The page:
Federal Laws on Short-Term Disability at Work

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Federal statutes do not provide for replacement income for employees who are unable to work due to short-term disability or medical conditions. They do, however, protect an employee's position and benefits during disability leave. Only five states -- California, New York, New Jersey, Hawaii and Rhode Island -- offer short-term disability programs. In most of the country, employees facing a prolonged medical absence from work typically have to use a combination of accrued sick or annual leave, unpaid leave and, in some cases, worker's compensation if the disability or illness is demonstrably work-related. Certain private insurance policies also can provide financial relief during extended work absences.

Short-Term Disability and Coverage Options

Short-term disability typically is defined as a medical condition, illness or injury that leaves an employee unable to work for a limited period, usually 12 weeks or less. Workers' compensation is an option for employees who are injured or disabled on the job. The program is mandated by federal law and administered at the state level. It is a form of insurance that provides financial assistance, medical care and other benefits during a short-term disability or illness. Most employees are required to use any accrued sick or annual leave before becoming eligible for federal or state programs.

Read More: Rules of Short Term Disability

Americans with Disabilities Act

The Americans with Disabilities Act is a federal law enacted in 1990 designed to protect employees with disabilities from discrimination in the workplace. The law is mandatory for employers with 15 or more employees. Provisions of the law vary according to the nature and duration of the disability, but the ADA generally requires employers to make reasonable accommodations for employees with disability. In terms of short-term disability, the ADA may be applied to provide an extended unpaid leave period or modified schedule for employees who are temporarily unable to work.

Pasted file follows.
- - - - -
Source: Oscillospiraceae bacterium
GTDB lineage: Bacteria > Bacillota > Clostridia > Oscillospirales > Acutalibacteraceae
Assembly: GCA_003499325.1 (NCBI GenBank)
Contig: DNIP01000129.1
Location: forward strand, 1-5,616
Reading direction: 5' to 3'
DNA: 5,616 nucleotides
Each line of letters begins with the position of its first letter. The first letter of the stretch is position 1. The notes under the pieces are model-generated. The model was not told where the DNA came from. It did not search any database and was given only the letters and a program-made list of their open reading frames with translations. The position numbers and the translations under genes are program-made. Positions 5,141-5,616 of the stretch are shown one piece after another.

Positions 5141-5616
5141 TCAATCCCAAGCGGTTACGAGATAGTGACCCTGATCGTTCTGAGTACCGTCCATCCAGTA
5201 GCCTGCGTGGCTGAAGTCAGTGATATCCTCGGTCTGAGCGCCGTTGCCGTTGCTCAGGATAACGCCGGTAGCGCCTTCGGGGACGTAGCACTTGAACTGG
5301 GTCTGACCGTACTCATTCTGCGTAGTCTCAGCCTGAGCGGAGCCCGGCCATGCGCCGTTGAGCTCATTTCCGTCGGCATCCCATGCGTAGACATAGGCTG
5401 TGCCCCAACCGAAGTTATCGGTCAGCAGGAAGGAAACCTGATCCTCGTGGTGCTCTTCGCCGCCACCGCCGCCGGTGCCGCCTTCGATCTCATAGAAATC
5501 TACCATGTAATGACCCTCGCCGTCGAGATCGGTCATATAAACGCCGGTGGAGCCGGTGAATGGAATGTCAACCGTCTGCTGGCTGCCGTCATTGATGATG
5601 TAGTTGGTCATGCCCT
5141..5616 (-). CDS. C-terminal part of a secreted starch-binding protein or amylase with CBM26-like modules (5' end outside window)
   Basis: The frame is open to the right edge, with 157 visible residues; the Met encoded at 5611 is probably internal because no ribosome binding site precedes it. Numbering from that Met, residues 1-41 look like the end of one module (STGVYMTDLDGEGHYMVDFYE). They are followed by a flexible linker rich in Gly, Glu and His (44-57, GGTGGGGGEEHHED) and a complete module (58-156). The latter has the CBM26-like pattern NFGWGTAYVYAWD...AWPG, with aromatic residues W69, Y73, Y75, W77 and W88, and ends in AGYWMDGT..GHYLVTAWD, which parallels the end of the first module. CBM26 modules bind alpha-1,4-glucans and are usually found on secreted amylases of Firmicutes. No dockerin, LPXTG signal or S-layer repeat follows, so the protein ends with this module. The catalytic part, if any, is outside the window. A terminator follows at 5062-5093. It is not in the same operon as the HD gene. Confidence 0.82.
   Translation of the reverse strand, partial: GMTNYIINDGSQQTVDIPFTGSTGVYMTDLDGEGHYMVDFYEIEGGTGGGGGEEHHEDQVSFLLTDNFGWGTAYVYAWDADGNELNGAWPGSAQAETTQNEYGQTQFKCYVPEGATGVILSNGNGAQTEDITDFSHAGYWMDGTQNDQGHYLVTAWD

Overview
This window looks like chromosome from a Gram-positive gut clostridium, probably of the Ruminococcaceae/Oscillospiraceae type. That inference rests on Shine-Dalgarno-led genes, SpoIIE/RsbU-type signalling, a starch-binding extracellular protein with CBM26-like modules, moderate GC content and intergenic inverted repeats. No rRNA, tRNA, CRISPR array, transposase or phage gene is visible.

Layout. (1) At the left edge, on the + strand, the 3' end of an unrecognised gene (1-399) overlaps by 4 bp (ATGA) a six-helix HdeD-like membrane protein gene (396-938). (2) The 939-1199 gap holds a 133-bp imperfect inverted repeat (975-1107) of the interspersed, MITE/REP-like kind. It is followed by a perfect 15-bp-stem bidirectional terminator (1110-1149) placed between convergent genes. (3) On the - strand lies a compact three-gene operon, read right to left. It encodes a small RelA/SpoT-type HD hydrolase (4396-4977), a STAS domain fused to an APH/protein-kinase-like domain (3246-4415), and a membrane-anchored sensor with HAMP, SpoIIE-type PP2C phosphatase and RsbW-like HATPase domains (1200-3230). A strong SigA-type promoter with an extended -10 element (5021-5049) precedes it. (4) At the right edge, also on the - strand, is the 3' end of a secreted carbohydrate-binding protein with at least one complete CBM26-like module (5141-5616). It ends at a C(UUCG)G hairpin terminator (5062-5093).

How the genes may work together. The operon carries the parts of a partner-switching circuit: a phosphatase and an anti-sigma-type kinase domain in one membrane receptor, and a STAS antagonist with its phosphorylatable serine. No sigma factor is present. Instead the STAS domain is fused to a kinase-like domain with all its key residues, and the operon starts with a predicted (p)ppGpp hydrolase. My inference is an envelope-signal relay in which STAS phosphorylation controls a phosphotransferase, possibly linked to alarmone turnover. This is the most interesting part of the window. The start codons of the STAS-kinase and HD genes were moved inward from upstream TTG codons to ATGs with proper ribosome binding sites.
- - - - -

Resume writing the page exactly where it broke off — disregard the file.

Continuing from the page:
Family and Medical Leave Act

The 1993 Family and Medical Leave Act is a federal law protecting employees' positions and benefits when they have to be away from their jobs due to a medical condition. FMLA also covers employees who take time off to care for an ill or disabled family member, including care of a newborn. The FMLA is required for all employers with 50 or more employees in the same geographic location, although some states require employers with fewer employees to offer limited FMLA-style job protections. The law does not mandate or provide income replacement for employees on short-term disability or medical leave, but it does require their employers to continue their standard benefits during the leave period. FMLA also requires employers to reinstate them in the position the held before the leave, or at least place them in one with comparable pay, benefits and seniority.

Social Security Disability Insurance

For Social Security purposes, short-term disability is defined as an illness or disability lasting at least one year, so those suffering more temporary disability typically are not eligible for Social Security Disability Insurance. The Social Security Disability benefit is calculated based on a variety of factors, including the individual's age, total period of employment and the nature of the disability. For example, if you become disabled at age 31, you must have worked during five of the previous 10 years and you must have a total of at least two full years of work. Under certain circumstances, family members may be eligible to receive a portion of your SSDI benefit.

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